Where to eat in Batad
Due to everything, including yourself, needing to be walked into Batad means that food and beverages are quite a bit pricier than other places within the Philippines. A way around this might be bringing in as much water and snacks as you can carry on your back and saving a bit of cash in this way.
The majority of the food that travellers will most likely eat in Batad will be from the various accommodations. All inns, homestays and pensions have a restaurant attached to their premises. The sheer convenience of this fact will make most Batad visitors sigh in exhausted relief as after a day of strenuous trekking and no local transportation, the last thing your weary legs will fancy is walking to find a hearty meal.
Food in Batad is local, nutritious and simple and it is recommended to stop at one of the many makeshift stores before a day of trekking to stock up on water and easy-to-carry snacks.
How to get around Batad
Getting around in Batad is done entirely on foot and there are absolutely no motorised vehicles anywhere in the village. One foot in front of the other is simply the way that it’s done. Bring a couple of pairs of comfy socks, and hiking shoes that have been worn in, and you’re all set. Hiking guides plentiful in Batad and can be hired for any group size.
How to get to and from Batad
Getting to Batad is not for the fainthearted or unadventurous. First things first, you’ll need to head to Banaue. Banaue can be reached from Manilla by taking a nine hour overnight bus with Ohayami Trans which will set you back PHP600. There is only one daily trip to Banaue from Manilla at 9.30pm and another one at 10pm in peak season. Upon arriving in Banaue you’ll then need to grab a PHP500 tricycle (PHP500- good for 3 people) or a jeepney (PHP3000 – good for 20 people) to Saddle Point.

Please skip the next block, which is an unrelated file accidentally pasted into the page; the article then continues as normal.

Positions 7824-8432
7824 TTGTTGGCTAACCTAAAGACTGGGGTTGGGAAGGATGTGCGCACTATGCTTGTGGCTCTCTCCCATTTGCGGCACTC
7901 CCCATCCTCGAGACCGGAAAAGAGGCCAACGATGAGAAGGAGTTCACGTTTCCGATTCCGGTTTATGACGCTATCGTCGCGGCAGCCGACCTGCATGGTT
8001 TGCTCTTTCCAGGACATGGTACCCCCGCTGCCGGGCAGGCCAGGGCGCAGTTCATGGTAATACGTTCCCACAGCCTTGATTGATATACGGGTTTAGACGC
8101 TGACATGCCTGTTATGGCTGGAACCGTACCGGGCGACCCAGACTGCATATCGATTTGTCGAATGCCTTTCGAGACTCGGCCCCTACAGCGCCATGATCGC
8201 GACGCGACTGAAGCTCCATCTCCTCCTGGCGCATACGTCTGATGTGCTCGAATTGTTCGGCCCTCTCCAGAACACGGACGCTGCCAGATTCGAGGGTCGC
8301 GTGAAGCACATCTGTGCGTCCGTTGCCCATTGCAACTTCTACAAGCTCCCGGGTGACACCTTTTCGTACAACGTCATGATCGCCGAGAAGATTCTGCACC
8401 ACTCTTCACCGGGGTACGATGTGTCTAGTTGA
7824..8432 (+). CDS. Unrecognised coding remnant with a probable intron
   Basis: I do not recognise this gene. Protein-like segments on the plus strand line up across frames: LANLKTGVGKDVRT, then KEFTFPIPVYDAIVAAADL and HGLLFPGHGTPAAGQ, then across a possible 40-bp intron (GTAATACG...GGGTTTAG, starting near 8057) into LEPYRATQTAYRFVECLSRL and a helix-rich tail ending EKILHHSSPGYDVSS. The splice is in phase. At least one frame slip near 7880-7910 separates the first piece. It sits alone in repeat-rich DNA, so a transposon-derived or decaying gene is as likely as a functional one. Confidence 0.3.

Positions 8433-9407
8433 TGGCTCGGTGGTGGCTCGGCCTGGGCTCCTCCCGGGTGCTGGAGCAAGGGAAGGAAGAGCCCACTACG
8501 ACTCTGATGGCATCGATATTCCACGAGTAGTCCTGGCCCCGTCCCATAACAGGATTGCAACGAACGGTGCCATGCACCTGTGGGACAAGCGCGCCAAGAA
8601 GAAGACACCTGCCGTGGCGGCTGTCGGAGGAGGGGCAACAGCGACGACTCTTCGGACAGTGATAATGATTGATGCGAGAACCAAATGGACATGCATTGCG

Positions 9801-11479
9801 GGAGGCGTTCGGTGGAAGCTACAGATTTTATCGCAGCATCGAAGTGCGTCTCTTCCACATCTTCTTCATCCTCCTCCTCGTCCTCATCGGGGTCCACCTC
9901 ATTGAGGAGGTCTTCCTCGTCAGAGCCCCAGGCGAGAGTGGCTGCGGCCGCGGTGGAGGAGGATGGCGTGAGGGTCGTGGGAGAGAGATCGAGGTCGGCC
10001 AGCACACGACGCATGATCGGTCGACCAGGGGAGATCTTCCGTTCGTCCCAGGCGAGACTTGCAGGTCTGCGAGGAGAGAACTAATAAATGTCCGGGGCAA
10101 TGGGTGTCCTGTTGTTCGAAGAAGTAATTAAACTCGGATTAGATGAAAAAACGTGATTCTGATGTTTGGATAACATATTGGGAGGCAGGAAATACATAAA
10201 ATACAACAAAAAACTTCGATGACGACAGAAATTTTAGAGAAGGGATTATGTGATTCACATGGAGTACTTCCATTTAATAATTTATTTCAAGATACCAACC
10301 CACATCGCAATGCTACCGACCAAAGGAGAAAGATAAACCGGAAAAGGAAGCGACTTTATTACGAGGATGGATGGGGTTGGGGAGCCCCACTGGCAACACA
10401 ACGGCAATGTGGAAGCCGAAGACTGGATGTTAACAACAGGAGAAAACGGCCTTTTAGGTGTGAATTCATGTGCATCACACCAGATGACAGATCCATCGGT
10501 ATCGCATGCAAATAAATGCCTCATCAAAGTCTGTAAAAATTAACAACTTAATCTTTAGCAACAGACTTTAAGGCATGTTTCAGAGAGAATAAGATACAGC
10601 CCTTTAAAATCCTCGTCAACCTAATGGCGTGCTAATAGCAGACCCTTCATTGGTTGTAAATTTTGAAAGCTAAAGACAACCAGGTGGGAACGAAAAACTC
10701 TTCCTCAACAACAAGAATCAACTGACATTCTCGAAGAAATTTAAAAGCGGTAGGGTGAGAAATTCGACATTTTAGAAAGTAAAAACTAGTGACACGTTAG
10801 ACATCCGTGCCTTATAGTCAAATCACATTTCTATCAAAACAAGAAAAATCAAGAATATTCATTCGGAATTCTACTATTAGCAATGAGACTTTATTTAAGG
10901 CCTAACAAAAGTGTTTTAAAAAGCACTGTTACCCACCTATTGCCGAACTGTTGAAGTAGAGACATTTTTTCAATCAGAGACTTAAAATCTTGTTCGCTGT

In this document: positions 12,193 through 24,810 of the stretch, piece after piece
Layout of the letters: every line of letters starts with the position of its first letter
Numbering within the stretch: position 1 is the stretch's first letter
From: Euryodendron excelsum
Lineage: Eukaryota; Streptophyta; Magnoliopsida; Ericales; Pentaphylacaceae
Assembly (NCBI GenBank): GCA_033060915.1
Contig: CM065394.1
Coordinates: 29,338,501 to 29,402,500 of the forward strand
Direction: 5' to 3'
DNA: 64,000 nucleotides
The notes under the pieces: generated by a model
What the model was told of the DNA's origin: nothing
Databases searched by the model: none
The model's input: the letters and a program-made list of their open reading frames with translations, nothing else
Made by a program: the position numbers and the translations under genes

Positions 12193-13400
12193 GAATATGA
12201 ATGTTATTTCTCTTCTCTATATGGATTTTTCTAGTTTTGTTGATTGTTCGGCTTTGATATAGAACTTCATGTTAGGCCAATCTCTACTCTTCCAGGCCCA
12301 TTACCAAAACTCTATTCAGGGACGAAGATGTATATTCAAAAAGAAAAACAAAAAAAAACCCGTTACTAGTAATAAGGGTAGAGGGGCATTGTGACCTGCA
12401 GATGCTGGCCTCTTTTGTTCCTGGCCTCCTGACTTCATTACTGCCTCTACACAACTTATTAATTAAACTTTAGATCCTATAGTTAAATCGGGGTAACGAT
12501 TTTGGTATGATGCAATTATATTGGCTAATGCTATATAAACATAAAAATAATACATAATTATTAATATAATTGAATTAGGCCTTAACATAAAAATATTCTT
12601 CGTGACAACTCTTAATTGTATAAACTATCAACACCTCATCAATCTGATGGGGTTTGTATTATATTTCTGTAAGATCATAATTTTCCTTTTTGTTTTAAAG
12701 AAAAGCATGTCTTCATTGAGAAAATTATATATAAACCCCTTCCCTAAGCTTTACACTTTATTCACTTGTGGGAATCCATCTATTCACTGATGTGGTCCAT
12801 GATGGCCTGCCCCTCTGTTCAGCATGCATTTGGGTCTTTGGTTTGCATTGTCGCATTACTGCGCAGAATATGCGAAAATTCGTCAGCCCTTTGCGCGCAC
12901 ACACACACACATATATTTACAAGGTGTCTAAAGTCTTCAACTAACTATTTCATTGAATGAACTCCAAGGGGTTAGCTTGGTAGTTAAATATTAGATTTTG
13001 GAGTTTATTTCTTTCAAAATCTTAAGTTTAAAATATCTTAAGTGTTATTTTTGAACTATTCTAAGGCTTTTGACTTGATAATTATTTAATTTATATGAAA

Sagada being only a province away, means that many travellers merge the two destinations into one holiday. Firstly you’ll need to take a PHP50 jeepney ride to Bontoc from Sagada. Jeepneys tend to drive this route every half an hour from 6:30am to 9am and every hour thereafter. Once reaching Bontoc you’ll need to catch a van headed to Banaue. This will cost you three hours of time and around PHP170 of spending money. The Banaue bound van leaves the Bontoc tourism office three times daily at 8:30am, 10am and 1pm.
As mentioned above, once you’re safe and sound in Banaue (whether arriving from Manila, Sagada or anywhere else), you’ll need to catch a jeepney to a place called Saddle Point. From this point wave goodbye to any and all transportation, Internet and reliable phone signal; and embrace the beauty and magic of the ancient world that awaits. You’ll now need to hike down a steep dirt path with all your luggage on your back for about 45 minutes before you’ll arrive, sweaty and tired at the doorsteps of the inns and pensions.
The Batad Tourism Centre will require a meagre PHP50 Heritage Fee upon arriving. Surrounded by the astounding beauty of the glistening rice terraces you will discover that here in Batad, the journey is in fact the destination.
Is Batad a safe place to visit?
With many children scampering around the village unattended, and the kind, welcoming villagers, it is evident immediately after arriving in Batad that travelling here is fortunately extremely safe. Be mindful of getting back to your accommodation before dark as the steep stairs and edges of the terraces can be dangerous without sufficient light.